LINCOLN NE - OCTOBER 16: A dejected Nebraska Cornhusker fan shows his displeasure during second half action of the game between the Nebraska Cornhusker and the Texas Longhorns at Memorial Stadium on October 16 2010 in Lincoln Nebraska. Texas Defeated Nebraska 20-13. (Photo by Eric Francis/Getty Images)
In Part I of the Nebraska preview, we partially discussed how John Papuchis is taking over as defensive coordinator for departed Carl Pelini. Papuchis has been with Head Coach Bo Pelini for years, spending the previous four years in Lincoln on Pelini's staff and having previously worked with Coach Pelini while at LSU. Accordingly, we don't expect Nebraska's defense to be any different than it normally is.
What is a typical Bo Pelini defense? There is a fantastic article by Brophy on brophyfootball.blogspot.com for you football nuts. Here's the short and sweet version:
At the core of it, Bo Pelini has a made a name for creating fundamentally sound defenses that play fast, year in and year out. Among the signatures of these defenses is a dominating front 7. The fundamental concept behind this defense is his use of the Under / Over defense. This is a 7 man front, complimented by 8-man (front) principles (of bringing a safety down in support).
That sounds really nice, but what does it mean? Nebraska was 112th in total defense in 2007, the year before Bo Pelini took over. In 2008, they rose to 55th. In 2009 they rose to 7th in total defense. In 2010, they were 11th. They did fall back to 37th last year, but you can see that Pelini's defense works. That said, Nebraska is replacing a lot of talent this year, and it's probably a good thing that UCLA is getting the Cornhuskers early in the season. This looks like a defense that will get better as the season goes along.
We'll take a closer look at the defense and special teams after the jump.
After years with Ndamukong Suh and Jared Crick, Nebraska's defensive line struggled a bit last year. They should be expected to be much better this year. Leading the charge inside is Sr. Baker Steinkuhler (6'6 290 lbs.), who seems like he has been a Cornhusker for a decade. In case you're wondering, he is Dean Steinkuhler's son. He had a monster game against Southern Mississippi with 8 tackles, 1.5 tackles for loss, and 0.5 sacks.
So. Chase Rome (6'3 285 lbs.) and Jr. Thad Randle (6'1 295 lbs.) will line up next to Steinkuhler inside. They were both part of the defensive line rotation last year, but Randle missed a few games due to a knee injury.
At ends, Nebraska starts Jr. Jason Ankrah (6'4 265 lbs.) and Sr. Cameron Meredith (6'4 260 lbs.). They both started most of last season. While Meredith was more productive with 5 sacks, Ankrah was a much more highly touted prospect coming out of high school and has better physical gifts. Behind them, experienced seniors Joseph Carter (6'5 265 lbs.) and Eric Martin (6'2 250 lbs.) will see action.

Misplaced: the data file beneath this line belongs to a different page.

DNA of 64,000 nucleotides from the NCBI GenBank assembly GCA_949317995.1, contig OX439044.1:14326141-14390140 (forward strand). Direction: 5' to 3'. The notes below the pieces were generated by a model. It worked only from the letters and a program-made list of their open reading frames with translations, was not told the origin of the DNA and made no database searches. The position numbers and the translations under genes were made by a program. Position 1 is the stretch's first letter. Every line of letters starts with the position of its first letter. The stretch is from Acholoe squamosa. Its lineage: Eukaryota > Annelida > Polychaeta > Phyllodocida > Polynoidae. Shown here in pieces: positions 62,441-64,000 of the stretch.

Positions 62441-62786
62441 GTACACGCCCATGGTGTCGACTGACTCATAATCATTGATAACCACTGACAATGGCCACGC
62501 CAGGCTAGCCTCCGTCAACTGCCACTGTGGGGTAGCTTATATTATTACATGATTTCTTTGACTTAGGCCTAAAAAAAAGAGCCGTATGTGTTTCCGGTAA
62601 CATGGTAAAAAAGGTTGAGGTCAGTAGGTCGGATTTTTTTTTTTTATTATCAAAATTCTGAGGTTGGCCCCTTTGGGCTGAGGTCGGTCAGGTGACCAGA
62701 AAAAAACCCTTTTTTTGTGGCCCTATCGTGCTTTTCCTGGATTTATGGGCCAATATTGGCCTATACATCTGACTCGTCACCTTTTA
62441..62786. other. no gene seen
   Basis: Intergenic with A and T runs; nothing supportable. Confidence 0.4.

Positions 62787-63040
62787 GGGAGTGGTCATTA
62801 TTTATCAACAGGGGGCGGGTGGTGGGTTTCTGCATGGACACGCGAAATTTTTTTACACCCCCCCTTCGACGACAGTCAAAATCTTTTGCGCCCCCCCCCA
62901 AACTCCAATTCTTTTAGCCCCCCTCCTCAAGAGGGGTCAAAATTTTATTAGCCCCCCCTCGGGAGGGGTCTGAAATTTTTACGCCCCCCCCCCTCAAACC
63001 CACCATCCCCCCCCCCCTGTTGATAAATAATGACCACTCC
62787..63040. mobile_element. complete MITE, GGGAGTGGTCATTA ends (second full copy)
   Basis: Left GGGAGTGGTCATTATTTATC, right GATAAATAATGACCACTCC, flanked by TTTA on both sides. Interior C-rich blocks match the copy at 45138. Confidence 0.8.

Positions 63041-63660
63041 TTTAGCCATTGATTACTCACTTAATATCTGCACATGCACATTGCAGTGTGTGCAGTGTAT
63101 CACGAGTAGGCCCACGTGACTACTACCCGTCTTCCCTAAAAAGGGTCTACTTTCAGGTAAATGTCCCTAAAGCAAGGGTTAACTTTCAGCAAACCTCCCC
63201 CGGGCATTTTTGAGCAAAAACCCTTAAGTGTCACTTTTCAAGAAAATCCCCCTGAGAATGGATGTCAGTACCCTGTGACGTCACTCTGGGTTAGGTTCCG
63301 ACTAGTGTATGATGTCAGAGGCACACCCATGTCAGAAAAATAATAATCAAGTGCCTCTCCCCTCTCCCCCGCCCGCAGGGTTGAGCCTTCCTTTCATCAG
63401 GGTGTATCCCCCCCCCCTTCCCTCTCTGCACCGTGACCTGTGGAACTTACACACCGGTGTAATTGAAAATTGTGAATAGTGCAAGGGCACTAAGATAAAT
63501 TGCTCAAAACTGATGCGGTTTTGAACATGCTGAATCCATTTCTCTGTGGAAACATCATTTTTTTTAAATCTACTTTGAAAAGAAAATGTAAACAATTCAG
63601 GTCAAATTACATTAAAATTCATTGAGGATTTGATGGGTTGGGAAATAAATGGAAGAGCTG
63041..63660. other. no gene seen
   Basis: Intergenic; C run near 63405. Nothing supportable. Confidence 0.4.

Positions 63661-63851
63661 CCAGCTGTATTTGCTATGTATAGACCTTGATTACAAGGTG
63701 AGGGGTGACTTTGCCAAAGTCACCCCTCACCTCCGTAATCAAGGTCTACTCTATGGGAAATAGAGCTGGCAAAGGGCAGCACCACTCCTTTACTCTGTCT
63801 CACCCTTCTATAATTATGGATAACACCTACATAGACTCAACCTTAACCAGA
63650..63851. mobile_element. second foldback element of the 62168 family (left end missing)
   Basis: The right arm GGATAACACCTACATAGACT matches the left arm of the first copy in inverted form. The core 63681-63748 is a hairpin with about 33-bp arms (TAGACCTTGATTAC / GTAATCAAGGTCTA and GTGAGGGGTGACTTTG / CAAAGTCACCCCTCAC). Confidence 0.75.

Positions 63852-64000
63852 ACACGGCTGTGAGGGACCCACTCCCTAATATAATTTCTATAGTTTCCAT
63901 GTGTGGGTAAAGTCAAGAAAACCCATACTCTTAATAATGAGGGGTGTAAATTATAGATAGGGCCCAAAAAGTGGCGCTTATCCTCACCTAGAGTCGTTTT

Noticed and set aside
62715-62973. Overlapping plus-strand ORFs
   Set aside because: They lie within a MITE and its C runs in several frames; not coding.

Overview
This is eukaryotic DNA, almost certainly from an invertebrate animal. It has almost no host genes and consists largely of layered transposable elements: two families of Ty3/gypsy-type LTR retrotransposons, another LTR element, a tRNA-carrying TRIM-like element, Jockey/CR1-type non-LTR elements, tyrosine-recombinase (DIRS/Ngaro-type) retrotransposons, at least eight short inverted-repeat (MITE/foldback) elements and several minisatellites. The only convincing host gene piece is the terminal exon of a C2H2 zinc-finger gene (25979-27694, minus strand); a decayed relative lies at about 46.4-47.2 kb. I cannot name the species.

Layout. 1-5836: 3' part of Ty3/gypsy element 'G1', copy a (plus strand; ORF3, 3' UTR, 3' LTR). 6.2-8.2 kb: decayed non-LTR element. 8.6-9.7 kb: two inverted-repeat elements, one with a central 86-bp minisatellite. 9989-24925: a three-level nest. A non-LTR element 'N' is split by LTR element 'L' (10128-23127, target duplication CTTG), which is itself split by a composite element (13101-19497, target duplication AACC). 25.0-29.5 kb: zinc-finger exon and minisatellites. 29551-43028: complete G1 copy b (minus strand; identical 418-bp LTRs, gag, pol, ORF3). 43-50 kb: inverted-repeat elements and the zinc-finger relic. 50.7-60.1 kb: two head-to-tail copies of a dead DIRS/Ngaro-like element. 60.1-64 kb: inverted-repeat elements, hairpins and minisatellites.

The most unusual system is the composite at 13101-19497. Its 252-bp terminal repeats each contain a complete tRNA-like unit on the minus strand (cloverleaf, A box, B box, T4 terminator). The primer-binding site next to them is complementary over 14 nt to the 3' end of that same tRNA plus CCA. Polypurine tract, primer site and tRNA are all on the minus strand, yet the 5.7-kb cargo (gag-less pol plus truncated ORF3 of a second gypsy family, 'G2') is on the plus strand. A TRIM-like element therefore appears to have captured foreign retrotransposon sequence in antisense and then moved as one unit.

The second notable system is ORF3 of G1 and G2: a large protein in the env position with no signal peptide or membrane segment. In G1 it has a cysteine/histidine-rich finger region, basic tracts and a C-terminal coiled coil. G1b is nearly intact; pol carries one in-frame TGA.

Nebraska lost talented Lavonte David, but return Sr. Will Compton (6'2 230 lbs.). Compton was second to David last year with 82 tackles and provides good leadership from his MLB spot.
Outside, Nebraska starts seniors Sean Fisher (6'6 230 lbs.) and Alonzo Whaley (6'1 230 lbs.). Fisher was a spot starter last year, while Whaley has played sparingly throughout his entire career. Whaley made 6 tackles against Southern Mississippi, but Fisher failed to record a tackle.
The primary backups are listed as RFr. Max Pirman (6'5 220 lbs.), RFr David Santos (6'0 220 lbs.), and So. Trevor Roach (6'2 230 lbs.), but watch out for Jr. Zaire Anderson (5'11 220 lbs.). Anderson is a JC transfer originally from Pennsylvania who played JC ball at Riverside CC. Anderson is currently listed behind Santos as the 3rd string weakside linebacker, but I suspect he'll climb the charts and play this year.
Nebraska loses Alfonzo Dennard, but Jr. Andrew Green (6'0 195 lbs.) is poised to take the alpha corner role for the Cornhuskers. He made 48 tackles, made 1 interception, and deflected 8 passes, which bested Dennard in all categories. Besides Green, Nebraska's secondary is fairly deep.
At the other corner spot, So. Josh Mitchell (5'11 155 lbs.) or Jr. Stanley Jean-Babtiste (6'3 215 lbs.) will get the start, but both will play extensively against UCLA. Jr. Ciante Evans (5'11 185 lbs.) will also get time. Mitchell's lack of size may make him a tough matchup against UCLA's bigger receivers inside. Jean-Babtiste, on the other hand, has size to spare and is built more like an undersized linebacker.
Nebraska has another touted JC transfer, Jr. Mohammad Seisay (6'2 200 lbs.) who has been suffering through injury problems most of fall camp. Seisay was sought after by a lot of major programs, and he's expected to be a good corner going forward for the Huskers.
At the safety spots, Sr. Daimion Stafford (6'1 205 lbs.) and Sr. P.J. Smith (6'2 210 lbs.) will get the start. Stafford is a JC transfer that has excelled in Lincoln, and Smith has been a spot starter and reserve throughout his career. They're both big, capable corners that can cover and support the run.
Nebraska uses Sr. Brett Maher for both punting and placekicking duties. He was 19/23 on field goals last year, and averaged over 44 yards per punt.
In the return game, burner Ameer Abdullah is the primary kickoff and punt return man. He's really a perfect return man with his size (5'9) and elite speed, and averaged nearly 30 yards per kickoff return and scoring once.
That concludes the Nebraska Cornhuskers preview. Fire away with any additional thoughts and